Corruption: CISLAC calls for upgrade of procurement laws in Nigeria



By Chimezie Godfrey
The Executive Director, Civil Society Legislative Advocacy Centre (CISLAC), Auwal Musa has urged the National Assembly to upgrade the procurement laws in the country to prevent looting and illicit financial flows.
Musa made the call Wednesday in Abuja, while briefing Journalists on what he tagged as,”How Nigeria Should Prevent Looting of Funds and Losing Abroad.”
He said the P&ID case which Nigeria is to pay $6.6billion in damages plus interest of 7% per year awarded by the International Tribunal in the UK was due to lack of transparency, incompetency and corruption in the procurement processes.
Musa said that despite number of red flags of corruption relating to the contract since 2010, successive Nigerian governments did not raise the issue of corruption in its defence in the international arbitration.
According to him, some of the red flags include lack of transparency in procurement, doubts whether the arbitration was contested by the Nigerian government, and why Nigeria delays in raising its suspicions of corruption.
He lamented that it is a double tragedy for Nigeria that public officials who took looted funds abroad had no access to such funds.
He therefore stressed the need for the country’s procurement laws to be strengthened, adding that this will prevent the looting and losing of the nation’s resources.
“From the evidence available to us, it seems that no proper planning and tender process was conducted in a multi-billion dollar deal.
“It is evident that the commercial terms of the agreement represented a catastrophic value for money from a Nigerian perspective.
“If Nigeria had had a clearer and more robust set of laws and processes around public procurement, such a deal would have never happened.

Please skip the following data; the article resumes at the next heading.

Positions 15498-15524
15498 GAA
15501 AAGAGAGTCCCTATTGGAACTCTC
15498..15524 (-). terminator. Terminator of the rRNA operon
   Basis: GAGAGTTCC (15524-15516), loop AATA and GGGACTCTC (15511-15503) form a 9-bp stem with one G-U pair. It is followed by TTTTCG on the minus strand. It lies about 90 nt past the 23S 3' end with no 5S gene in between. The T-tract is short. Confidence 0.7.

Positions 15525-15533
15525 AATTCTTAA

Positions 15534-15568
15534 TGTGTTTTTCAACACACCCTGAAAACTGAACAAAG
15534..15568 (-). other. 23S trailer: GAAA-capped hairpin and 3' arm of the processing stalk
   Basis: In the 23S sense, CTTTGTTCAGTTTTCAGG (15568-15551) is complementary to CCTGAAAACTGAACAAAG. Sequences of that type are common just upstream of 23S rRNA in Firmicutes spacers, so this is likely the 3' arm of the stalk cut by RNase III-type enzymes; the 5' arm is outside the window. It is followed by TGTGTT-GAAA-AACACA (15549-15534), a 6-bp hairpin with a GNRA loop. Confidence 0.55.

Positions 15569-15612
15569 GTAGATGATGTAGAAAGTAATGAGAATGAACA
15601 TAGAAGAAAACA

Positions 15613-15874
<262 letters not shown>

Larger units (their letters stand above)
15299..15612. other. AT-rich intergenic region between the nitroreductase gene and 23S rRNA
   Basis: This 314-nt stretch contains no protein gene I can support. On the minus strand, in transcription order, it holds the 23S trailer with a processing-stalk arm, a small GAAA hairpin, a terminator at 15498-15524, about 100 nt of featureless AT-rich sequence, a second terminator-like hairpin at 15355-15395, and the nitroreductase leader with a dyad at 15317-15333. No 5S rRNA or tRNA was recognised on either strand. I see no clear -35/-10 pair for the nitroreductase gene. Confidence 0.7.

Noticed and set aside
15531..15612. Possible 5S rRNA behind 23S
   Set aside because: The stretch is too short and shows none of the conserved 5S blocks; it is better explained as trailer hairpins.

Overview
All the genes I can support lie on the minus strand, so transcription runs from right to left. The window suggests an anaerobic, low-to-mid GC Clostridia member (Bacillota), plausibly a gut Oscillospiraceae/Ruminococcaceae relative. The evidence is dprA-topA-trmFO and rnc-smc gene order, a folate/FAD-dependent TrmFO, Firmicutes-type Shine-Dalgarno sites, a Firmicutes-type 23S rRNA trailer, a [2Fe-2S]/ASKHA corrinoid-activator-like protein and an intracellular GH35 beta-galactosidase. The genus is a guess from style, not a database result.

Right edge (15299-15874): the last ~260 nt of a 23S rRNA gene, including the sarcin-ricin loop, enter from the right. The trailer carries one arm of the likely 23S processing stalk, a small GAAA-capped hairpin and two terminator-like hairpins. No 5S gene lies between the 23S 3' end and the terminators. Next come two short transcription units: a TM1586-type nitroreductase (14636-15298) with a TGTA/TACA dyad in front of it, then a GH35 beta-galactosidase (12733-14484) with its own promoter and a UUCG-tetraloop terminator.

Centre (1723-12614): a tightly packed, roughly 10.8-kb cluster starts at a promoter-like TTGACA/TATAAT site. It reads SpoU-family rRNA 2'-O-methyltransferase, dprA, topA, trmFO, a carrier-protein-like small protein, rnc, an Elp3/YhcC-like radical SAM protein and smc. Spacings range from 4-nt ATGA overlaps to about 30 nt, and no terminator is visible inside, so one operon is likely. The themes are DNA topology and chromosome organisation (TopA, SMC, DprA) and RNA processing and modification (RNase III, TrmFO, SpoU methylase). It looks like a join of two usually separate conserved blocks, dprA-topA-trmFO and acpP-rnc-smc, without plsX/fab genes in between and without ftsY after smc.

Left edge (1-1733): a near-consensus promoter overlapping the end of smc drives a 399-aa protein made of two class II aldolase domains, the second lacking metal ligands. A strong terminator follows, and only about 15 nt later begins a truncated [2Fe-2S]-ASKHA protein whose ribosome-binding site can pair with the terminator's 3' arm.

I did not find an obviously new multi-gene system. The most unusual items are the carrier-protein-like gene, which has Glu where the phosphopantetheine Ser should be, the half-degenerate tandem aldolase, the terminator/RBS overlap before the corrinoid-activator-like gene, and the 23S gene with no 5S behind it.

“Public procurement laws and procedures need to be upgraded, made unconditionally public and be rigorously enforced,” he stressed.
The CISLAC Executive Director lamented that it is double tragedy for Nigeria that corrupt public officials are denied access to looted funds taken abroad.
Musa who decried lack of transparency in the management of recovered assets in the country, commended the Ministry of Justice for the establishment of the Data Base on Recovered Asset and the Central Criminal Justice Reformation System.
Musa said this will contribute to transparency in the recovery and management of stolen assets in the country,
He further challenged President Buhsri and the Ministry of Justice to clarify if the database is publicly accessible to all stakeholders including citizens, among others.
“While this announcement is a step in the right direction, I challenge the President and the Ministry of Justice to clarify if:
“The database is publicly accessible to all stakeholders including ordinary citizens.
“The database includes domestically recovered assets where risks of mismanagement and re-looting have been far greater compared to international recoveries.
“And how the numerous agencies with the mandate to recover assets will comply in the continued absence of the Proceeds of Crime Bill.
“Only these steps can ensure that all the agencies that recovered assets harmonize their procedures while regularly updating the data,” he stressed.
According to him, the management of these assets must be entrusted to people with integrity to prevent public officials using these assets for their political objectives and personal enrichment
Musa reiterated that Nigeria will continue suffering from scams and enormous wealth disappearing abroad if no effective prevention is put in place to reduce illicit financial flows.
He urged Nigerians to keep holding the corrupt officials accountable for the lack of prevention of corruption, money laundering and illicit financial flows along with their Nigerian and international enablers.